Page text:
Our current federal administration promises to decrease government regulatory burdens on businesses. About seven years ago my mortgage lending industry was hit hard by the just created thousand plus page Dodd-Frank laws. Recently my clients have asked me how the promises of decreased regulation will affect my mortgage lending industry and I thought it would be helpful if I shared my response with all of you. Yes my industry is heavily regulated and you would benefit by a sensible weeding out of useless regulation. At the same time, I am convicted and strongly support most of my industry regulations.
Have you recently applied for a loan? The initial disclosure process went from 9 pages to 85 pages when Dodd-Frank was enacted. A burdensome insanity at best and I am certain the effects of so much paperwork have not provided the results that our law makers intended. We are over disclosed. Did you know there are single page disclosures that their sole purpose is 1) Acknowledge the right to receive a copy of the appraisal, or, 2) Confirm your intent to proceed with the loan, or 3) Acknowledge that you are aware of the Patriot Act (like you have not been to an airport lately?), or 4) Acknowledging that you have received a copy of your credit score… Individually, each one of these acknowledgements has merit. However, put together 80 pages of these silly acknowledgements and the intentions become muted into a blur of “sign and date here” paperwork. Sorry, but my industry confuses when its true intent is to disclose.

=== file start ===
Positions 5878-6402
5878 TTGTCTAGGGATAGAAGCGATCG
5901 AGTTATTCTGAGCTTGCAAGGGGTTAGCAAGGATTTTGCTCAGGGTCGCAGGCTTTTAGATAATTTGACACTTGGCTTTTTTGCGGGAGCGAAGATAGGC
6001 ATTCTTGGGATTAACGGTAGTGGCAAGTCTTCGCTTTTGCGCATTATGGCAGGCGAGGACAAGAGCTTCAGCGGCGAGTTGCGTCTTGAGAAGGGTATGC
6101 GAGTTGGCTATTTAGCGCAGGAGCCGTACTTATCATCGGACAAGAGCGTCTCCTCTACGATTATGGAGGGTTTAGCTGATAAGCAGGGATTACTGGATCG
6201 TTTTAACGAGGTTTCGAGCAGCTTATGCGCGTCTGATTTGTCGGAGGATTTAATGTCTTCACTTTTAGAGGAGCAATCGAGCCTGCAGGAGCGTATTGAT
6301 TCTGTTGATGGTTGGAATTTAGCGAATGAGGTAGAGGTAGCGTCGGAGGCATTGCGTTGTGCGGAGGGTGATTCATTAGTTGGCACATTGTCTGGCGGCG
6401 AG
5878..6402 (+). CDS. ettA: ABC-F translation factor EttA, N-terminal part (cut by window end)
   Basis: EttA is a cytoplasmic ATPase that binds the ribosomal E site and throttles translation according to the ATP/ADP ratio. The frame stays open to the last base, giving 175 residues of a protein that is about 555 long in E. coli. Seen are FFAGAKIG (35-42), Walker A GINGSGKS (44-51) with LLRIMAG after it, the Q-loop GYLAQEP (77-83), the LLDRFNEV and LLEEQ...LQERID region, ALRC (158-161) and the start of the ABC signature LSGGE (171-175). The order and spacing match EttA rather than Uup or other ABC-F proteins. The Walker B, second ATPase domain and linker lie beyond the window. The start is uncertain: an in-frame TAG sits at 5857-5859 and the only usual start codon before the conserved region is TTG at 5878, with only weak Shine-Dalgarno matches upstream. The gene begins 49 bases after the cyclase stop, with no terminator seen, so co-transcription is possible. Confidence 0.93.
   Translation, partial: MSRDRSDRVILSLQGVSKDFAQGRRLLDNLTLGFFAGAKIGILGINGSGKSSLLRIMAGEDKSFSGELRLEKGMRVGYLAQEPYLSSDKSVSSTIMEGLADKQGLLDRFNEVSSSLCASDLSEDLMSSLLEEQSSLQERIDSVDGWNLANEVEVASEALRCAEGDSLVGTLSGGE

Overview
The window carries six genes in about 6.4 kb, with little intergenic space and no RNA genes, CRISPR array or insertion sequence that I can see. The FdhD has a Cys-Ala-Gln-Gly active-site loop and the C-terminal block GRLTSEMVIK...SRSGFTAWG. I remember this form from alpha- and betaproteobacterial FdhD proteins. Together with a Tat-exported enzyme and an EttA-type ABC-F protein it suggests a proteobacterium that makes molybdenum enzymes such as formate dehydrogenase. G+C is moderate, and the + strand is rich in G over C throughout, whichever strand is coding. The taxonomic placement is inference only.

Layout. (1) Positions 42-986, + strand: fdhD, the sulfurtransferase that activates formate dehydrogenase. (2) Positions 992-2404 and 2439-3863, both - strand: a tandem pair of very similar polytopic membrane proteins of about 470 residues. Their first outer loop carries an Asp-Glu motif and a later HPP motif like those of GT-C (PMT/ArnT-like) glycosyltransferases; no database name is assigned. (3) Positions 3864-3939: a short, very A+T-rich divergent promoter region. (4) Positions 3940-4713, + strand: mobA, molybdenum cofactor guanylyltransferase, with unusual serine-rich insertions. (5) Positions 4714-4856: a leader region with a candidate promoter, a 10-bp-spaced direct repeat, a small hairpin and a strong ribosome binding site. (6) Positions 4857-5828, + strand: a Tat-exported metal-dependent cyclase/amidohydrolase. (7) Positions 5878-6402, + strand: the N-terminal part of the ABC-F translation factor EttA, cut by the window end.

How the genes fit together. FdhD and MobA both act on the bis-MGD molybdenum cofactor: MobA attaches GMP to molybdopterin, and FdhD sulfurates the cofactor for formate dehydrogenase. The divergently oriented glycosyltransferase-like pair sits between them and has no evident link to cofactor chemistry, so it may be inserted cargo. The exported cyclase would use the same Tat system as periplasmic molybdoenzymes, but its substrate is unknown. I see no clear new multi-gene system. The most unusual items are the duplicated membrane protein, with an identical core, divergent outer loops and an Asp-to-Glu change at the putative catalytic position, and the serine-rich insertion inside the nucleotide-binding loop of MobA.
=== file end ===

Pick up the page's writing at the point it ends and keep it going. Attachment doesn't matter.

Some of the recently employed Closing Disclosure, CD, and Loan Estimate, LE, Dodd-Frank forms where very well done. The CD replaced the HUD Settlement statement that one gets at the closing of a real estate finance transaction. These forms are laid out and provide a clear breakdown of the finance transaction costs. Most importantly, the LE, which is provided at the beginning of the finance transaction, is laid out so that line item by line item it compares directly with the CD – refreshing and helpful change for your next mortgage.
Regulatory enforcements have changed for the better the way my industry does business. Underwriters now underwrite loans. This was not the case prior to 2008 and all of us suffered. The current mortgage process is “hard work” for both borrowers and underwriters. This “hard work” assures real, not fraudulent, borrower incomes. Underwriting based on real incomes produce a real, not fraudulent, housing market. My hope is that we continue the “hard work” to insure a better housing market for all of us.
The enactment of Dodd-Frank was voluminous and systemic – becoming a large part of everyday mortgage lending process. Can or should the Dodd-Frank law be repealed? The wholesale repeal of Dodd-Frank in the mortgage industry would be disruptive. A viable alternative is to look at, over time, modifications of the Dodd-Frank law that could produce “make sense” simplifications of this behemoth regulatory law. Whatever the future changes, I would like to see consistent and continued enforcement of mortgage regulations – thus insuring the stabilization of your home values.